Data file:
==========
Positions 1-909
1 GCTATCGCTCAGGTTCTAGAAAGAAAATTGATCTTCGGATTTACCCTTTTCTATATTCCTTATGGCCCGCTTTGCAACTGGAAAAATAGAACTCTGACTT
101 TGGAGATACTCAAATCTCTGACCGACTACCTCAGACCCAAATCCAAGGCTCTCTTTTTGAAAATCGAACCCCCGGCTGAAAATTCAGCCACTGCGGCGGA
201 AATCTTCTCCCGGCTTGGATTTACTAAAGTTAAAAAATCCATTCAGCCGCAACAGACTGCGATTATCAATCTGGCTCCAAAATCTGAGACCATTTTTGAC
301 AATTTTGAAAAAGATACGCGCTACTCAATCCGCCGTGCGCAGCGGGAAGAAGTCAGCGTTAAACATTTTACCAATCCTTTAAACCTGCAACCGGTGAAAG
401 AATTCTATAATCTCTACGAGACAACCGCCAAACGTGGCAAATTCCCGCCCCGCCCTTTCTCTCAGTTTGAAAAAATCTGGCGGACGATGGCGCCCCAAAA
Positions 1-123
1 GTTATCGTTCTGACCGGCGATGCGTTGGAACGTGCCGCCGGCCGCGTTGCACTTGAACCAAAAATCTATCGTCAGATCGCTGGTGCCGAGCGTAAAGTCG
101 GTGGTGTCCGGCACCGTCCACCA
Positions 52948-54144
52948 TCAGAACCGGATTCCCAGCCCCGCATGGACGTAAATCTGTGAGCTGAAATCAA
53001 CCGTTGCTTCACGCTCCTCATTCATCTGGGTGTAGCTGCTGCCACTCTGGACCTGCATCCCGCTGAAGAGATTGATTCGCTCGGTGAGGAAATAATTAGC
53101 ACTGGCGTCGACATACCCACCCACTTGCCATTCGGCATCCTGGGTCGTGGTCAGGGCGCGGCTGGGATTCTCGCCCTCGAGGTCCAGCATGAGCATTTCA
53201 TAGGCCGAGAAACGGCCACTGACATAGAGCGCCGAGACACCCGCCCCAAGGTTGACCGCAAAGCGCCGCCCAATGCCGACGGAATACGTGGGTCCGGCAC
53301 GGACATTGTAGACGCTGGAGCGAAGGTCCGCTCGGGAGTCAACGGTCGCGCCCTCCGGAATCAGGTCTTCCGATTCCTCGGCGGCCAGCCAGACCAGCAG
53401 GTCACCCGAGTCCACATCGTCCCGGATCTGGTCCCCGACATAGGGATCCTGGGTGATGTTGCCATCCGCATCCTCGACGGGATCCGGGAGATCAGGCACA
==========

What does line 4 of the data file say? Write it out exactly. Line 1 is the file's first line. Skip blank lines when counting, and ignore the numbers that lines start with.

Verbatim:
201 AATCTTCTCCCGGCTTGGATTTACTAAAGTTAAAAAATCCATTCAGCCGCAACAGACTGCGATTATCAATCTGGCTCCAAAATCTGAGACCATTTTTGAC